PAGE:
Yesterday, Deutsche Bank AG‘s (NYSE: DB) co-CEO John Cryan released a surprise memo saying its balance sheet “remains absolutely rock-solid.” His assertion comes amid fears that the investment bank is unstable (an understatement) – which could be emblematic of a broader European bank fueled stock market crash.
Releasing a forced statement to the worrying public is something Lehman Brothers did just before it collapsed in 2008. The now-defunct corporate banking giant assured investors that it had enough liquidity to weather the financial crisis in 2008.
Yesterday, Deutsche Bank did the same thing. It released a statement stressing there is no liquidity crisis, but conceded that capital fears were right. According to a Wall Street Journal report yesterday, the bank promised “it would have more than enough to pay the €350 million ($392 million) on existing bonds this year and next. Deutsche Bank added that in 2017 its available funds should be more than 7.5 times this coupon bill, before accounting for this year’s earnings and expected asset sales. That is important, as the bank needs to sell more of these bonds.”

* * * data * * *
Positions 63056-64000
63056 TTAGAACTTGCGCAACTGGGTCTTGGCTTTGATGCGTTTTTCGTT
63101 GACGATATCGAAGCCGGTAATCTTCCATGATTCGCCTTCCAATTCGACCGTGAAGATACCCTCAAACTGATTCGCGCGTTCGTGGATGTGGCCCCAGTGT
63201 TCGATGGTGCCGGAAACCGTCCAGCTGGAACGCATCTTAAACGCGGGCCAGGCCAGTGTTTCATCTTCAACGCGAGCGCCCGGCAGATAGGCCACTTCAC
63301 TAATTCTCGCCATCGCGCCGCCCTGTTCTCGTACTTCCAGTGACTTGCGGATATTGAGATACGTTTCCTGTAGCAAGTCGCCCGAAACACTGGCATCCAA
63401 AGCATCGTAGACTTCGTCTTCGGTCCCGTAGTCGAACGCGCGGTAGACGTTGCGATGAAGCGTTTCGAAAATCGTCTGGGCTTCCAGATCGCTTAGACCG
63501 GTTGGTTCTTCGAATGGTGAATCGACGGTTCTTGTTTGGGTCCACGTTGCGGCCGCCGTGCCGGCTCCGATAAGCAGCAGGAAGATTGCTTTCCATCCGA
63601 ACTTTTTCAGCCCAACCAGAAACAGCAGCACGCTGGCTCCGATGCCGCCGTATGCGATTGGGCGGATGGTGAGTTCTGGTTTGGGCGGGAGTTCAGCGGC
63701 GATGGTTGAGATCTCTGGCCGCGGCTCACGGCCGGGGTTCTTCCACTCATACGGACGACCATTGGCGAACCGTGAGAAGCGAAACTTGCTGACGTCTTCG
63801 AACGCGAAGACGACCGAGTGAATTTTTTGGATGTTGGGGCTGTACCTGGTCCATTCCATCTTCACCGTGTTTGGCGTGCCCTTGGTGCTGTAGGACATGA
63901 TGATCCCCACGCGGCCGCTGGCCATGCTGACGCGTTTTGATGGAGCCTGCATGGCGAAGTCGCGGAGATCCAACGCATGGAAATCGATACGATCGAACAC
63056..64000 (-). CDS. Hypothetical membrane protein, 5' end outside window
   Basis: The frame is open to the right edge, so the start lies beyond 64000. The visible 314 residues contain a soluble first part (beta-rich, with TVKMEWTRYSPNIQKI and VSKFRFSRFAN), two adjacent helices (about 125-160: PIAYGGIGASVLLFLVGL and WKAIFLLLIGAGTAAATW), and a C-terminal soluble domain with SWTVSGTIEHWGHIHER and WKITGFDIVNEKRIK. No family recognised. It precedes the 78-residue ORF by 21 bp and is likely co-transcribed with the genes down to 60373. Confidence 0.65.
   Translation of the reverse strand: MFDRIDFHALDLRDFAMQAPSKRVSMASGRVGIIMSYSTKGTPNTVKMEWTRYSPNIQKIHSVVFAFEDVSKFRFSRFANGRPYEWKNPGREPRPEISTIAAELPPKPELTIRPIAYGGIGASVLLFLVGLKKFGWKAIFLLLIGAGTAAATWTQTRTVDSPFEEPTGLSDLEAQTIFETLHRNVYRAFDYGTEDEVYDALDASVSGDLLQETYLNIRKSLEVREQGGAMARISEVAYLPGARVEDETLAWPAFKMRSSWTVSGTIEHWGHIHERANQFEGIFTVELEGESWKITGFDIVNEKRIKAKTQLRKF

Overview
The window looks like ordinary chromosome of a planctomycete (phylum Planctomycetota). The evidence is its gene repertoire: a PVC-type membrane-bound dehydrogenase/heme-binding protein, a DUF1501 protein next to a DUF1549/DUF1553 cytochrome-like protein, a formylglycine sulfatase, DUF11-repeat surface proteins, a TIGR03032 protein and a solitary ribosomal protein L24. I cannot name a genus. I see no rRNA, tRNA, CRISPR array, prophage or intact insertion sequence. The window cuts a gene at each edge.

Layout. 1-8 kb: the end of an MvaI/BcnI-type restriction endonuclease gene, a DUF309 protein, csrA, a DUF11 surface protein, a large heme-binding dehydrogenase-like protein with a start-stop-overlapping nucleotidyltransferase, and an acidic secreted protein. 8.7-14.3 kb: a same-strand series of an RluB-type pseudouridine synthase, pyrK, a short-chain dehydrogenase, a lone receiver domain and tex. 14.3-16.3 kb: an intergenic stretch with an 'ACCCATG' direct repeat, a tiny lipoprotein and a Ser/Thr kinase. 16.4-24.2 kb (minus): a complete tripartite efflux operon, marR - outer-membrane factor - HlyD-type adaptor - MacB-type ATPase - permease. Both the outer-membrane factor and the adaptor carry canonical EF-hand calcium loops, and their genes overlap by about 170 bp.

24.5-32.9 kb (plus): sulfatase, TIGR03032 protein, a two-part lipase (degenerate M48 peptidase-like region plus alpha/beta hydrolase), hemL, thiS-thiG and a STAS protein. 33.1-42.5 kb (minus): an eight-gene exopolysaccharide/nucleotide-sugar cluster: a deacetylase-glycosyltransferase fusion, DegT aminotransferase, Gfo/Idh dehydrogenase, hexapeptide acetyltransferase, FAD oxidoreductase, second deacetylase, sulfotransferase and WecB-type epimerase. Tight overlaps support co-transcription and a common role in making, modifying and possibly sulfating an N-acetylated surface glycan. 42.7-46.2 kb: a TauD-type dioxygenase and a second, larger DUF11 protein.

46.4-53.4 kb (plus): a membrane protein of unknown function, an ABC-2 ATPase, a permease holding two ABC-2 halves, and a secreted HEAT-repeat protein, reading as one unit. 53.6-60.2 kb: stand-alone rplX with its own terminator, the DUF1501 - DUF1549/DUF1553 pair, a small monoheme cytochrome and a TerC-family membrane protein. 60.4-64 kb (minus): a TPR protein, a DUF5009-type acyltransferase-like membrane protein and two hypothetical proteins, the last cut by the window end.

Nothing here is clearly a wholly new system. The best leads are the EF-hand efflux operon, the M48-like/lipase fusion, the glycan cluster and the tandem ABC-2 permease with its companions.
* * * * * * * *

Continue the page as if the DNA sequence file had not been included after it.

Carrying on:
Another similarity between Deutsche Bank and Lehman Bros. can be extrapolated from credit ratings. In 2008, there were few warnings that Lehman was in trouble before ratings agency Fitch issued a negative outlook on the bank in June 2008. That was three months prior to its Sept. 15, 2008, fall.
This happened to Deutsche Bank just last year…
Full article: Deutsche Bank’s Lehman Behavior Signals a Looming Stock Market Crash (Money Morning)